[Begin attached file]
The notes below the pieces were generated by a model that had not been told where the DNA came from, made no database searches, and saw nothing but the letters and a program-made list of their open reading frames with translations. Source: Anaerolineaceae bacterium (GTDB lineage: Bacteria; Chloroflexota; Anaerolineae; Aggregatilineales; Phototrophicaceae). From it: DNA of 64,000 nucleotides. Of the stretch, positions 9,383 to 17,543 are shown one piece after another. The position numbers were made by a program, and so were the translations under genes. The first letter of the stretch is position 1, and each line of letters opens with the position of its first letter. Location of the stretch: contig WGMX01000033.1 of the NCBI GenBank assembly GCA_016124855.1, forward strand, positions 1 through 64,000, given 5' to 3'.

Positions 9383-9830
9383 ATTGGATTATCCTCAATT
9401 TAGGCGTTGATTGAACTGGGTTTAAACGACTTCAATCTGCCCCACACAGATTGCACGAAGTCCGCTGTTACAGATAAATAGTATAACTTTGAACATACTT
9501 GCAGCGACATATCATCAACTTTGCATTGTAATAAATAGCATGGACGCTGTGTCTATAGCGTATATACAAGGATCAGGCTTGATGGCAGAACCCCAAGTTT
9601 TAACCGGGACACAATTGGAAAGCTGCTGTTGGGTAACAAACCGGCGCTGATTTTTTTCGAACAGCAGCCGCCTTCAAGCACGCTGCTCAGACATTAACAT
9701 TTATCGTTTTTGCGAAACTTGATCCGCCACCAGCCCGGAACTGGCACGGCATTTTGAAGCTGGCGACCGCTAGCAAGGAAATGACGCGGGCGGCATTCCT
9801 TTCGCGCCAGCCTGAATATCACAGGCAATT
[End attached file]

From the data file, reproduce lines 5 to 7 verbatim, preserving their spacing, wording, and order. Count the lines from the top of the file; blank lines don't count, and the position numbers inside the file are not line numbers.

9501 GCAGCGACATATCATCAACTTTGCATTGTAATAAATAGCATGGACGCTGTGTCTATAGCGTATATACAAGGATCAGGCTTGATGGCAGAACCCCAAGTTT
9601 TAACCGGGACACAATTGGAAAGCTGCTGTTGGGTAACAAACCGGCGCTGATTTTTTTCGAACAGCAGCCGCCTTCAAGCACGCTGCTCAGACATTAACAT
9701 TTATCGTTTTTGCGAAACTTGATCCGCCACCAGCCCGGAACTGGCACGGCATTTTGAAGCTGGCGACCGCTAGCAAGGAAATGACGCGGGCGGCATTCCT